Koriner began training Weewinnin in late June, shortly after the colt was purchased privately following his debut. He was owned at the time by breeders Bill and Jill Gray, who sold shares to current owners E-Racing.com, Janet Lyons, and Jeremy Peskoff. Koriner recalled earlier this month that the purchase price was $100,000. Weewinnin won his debut in a $32,000 claiming race for maidens at Golden Gate Fields on June 16 for trainer Greg James.
The purchase price seemed more like a bargain after Weewinnin earned $110,000 for the win in the King Glorious, which was part of the inaugural season of the Golden State Series of stakes for California-breds.
“We were upset because we paid pretty good money for the horse,” Koriner said after the King Glorious. “My owners had me on the line for overpaying.”
Regardless of whether Weewinnin can make the transition to compete in graded stakes, there is ample money in the California-bred division for 3-year-olds. The 2013 schedule for the Golden State Series has not been announced, but the purse of the California Breeders Champion Stakes has been doubled from the 2011 running, the last year the race was held.
Other stakes, such as the Snow Chief Stakes at Hollywood Park in April and the Real Good Deal Stakes at Del Mar in August, will provide lucrative opportunities in restricted company.
The colt is by Comic Strip out of Honoree Lady, an unraced 7-year-old mare by Roman Dancer. Honoree Lady is a half-sister to Iced Out, also by Comic Strip, who finished a close second in both the California Breeders’ Champion Stakes in 2004, then held at seven furlongs, and in the one-mile San Rafael Stakes in 2005.
Honoree Lady also has produced Handfull, a 3-year-old filly who has won 6 of 12 starts and $100,745 for the Grays and James. Handfull won four consecutive races earlier this year at a mile or 1 1/16 miles at Golden Gate Fields earlier this year, but was fifth in her most recent start.
With such a pedigree, Koriner said he is “not at all” worried that Weewinnin can extend beyond seven furlongs. The colt’s chance to prove just that, and to gain further respect, arrives Jan. 26.
December 23, 2012
Acclamation tops new California sires in 2013
By Steve Andersen
Acclamation is starting his stud career in 2013 at the top.
The soon-to-be 7-year-old is the first Eclipse Award winner to retire to stand his first year at stud in California since Bertrando, the champion older male of 1993. When Acclamation, the champion older male of 2011, is bred to his first mares at Old English Rancho in Sanger, Calif., in mid-February, he will command a stud fee of $20,000, which equals the highest in the state.
Unusual Heat, the sire of Acclamation who has led the state’s stallions in progeny earnings annually since 2008, stands for $20,000 at Harris Farms in Coalinga, Calif.
Bud Johnston, who campaigned Acclamation and owns Old English Rancho, is hopeful that California breeders will embrace his champion, who has won 11 of 30 starts, $1,958,048, and six Grade 1 races.
“It’s a great opportunity for California breeders to breed to a champion,” Johnston said. “This horse won a couple of million dollars. There is no reason to think he won’t pick up where his father left off. I sure hope so. We don’t get to breed to Eclipse Award winners too often.”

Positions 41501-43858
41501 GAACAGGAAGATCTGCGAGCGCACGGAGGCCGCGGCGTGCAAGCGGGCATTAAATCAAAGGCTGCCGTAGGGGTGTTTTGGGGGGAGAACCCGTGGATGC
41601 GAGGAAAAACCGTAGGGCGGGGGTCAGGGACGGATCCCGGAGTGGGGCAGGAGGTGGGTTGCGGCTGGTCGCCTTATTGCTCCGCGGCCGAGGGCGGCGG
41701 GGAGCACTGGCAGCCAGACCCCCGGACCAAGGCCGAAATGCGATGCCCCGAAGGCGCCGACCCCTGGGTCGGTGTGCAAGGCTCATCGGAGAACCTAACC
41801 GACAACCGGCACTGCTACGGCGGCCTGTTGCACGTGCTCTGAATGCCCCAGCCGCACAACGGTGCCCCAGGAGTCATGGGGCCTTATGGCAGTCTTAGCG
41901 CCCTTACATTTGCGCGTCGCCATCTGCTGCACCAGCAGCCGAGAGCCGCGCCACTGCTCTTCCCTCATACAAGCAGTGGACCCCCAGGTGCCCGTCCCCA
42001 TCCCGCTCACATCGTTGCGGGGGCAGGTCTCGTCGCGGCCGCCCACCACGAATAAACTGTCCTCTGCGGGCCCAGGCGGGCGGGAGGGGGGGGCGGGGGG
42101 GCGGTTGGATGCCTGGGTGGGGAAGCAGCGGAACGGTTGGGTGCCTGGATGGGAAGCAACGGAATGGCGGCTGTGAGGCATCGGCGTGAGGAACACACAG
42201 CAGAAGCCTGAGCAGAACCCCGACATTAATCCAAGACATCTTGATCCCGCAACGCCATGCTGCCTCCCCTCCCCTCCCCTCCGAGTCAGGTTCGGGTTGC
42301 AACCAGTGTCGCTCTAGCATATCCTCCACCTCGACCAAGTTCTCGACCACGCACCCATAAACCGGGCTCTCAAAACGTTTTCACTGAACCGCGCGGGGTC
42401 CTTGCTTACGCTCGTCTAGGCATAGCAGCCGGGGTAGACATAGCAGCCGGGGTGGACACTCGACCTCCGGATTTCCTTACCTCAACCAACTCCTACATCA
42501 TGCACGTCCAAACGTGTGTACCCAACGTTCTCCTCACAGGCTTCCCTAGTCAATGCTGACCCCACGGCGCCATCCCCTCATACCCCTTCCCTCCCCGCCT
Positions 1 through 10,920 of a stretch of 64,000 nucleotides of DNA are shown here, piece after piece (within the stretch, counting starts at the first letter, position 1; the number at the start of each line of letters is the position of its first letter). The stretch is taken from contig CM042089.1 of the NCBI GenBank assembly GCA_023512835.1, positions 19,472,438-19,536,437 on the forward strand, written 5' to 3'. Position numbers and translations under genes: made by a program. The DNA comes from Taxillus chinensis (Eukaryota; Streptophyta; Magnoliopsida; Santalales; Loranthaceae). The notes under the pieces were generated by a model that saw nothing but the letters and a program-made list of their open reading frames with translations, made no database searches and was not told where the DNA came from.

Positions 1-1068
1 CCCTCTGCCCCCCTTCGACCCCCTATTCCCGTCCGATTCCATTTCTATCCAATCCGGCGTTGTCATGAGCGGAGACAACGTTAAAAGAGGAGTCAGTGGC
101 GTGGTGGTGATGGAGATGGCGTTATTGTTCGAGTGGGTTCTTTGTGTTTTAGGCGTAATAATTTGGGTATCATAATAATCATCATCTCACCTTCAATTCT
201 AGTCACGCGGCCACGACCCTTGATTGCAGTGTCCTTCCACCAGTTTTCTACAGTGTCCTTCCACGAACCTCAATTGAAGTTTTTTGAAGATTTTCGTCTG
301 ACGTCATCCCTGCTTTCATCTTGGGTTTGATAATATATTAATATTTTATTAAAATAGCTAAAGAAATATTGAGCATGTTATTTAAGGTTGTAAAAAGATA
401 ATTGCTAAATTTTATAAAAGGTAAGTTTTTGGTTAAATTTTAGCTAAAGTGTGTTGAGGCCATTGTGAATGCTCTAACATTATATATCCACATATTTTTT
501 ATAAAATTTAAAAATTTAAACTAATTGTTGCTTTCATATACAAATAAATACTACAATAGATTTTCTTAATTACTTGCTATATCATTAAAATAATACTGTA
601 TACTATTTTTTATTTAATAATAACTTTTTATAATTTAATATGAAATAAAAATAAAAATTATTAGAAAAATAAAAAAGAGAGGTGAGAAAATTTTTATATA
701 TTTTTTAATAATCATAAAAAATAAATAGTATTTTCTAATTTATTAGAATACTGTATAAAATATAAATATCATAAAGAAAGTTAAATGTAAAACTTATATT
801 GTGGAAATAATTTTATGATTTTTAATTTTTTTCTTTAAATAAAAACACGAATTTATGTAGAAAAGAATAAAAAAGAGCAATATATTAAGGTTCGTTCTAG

Acclamation, who is out of the Silveyville mare Winning in Style, won the Grade 1 Eddie Read Stakes at Del Mar in July and was preparing for a defense of his title in the Pacific Classic Stakes in August when a strained ligament in a foreleg was detected. He did not start in the fall.
Acclamation was sent to Old English Rancho in early December. Johnston has not ruled out putting Acclamation back in training in the spring, depending on veterinary reports. For now, Johnston is focused on the upcoming breeding season, hoping to attract a 40-mare book for his stallion.
“We’re getting quite a few calls and inquiries,” Johnston said. “I’m not interested in breeding to too many mares. I’d like to breed 40 if I can.
“He’s at the farm. He looks wonderful. He seems to be settling in fine. The first couple of days he was excited, but he’s settled down.”
Acclamation is by far the most prominent stallion among first-year sires to stand in California in 2013. Here is a glance at other first-year and relocated stallions new to the state for the upcoming breeding season.
A King’s Life: Owned by Brazeau Thoroughbred Farms, the 4-year-old by Silic won claiming races at Golden Gate Fields and Pleasanton in a 12-race career that featured two wins. He made his final start in late August. He is a half-brother to Overextended, a 7-year-old by Monarchos who was second in the 2007 Real Quiet Stakes and seventh in the Breeders’ Cup Juvenile at Monmouth Park that year. Silic, who also stands in California, was a six-time stakes winner in France and the United States and is best known for winning the 1999 Breeders’ Cup Mile.
Calimonco: The son of Storm Cat is arguably the best-bred horse going to stud in California in 2013. Sweet Catomine, his full sister, was champion 2-year-old filly of 2004, and a half-sister, Life Is Sweet, won the 2009 Breeders’ Cup Ladies’ Classic. His dam was the 2009 Broodmare of the Year in Kentucky. There were discussions about retiring this well-bred 6-year-old for the 2012 breeding season, but he was kept in training and won the Sidd Finch Stakes at Santa Anita in April and was second in the Wickerr Stakes at Del Mar, a race he won in 2011. In 2011, he was third in two Grade 2 races, the Del Mar Mile and the Citation Handicap.